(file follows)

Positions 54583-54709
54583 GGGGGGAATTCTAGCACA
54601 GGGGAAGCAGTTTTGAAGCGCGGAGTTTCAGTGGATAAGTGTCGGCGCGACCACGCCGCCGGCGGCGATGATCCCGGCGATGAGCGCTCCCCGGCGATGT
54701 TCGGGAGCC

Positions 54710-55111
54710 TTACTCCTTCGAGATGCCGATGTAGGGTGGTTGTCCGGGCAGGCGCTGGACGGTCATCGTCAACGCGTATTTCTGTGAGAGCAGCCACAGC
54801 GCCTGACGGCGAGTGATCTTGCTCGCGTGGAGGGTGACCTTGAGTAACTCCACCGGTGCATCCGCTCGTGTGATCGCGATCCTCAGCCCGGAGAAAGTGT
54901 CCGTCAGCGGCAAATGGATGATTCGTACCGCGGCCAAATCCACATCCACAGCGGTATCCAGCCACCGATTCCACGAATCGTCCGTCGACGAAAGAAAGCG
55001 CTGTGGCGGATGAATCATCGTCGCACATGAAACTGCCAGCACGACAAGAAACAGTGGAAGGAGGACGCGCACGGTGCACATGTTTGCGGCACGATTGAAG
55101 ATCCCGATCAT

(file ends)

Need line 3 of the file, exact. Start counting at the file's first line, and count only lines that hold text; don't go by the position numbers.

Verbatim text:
54601 GGGGAAGCAGTTTTGAAGCGCGGAGTTTCAGTGGATAAGTGTCGGCGCGACCACGCCGCCGGCGGCGATGATCCCGGCGATGAGCGCTCCCCGGCGATGT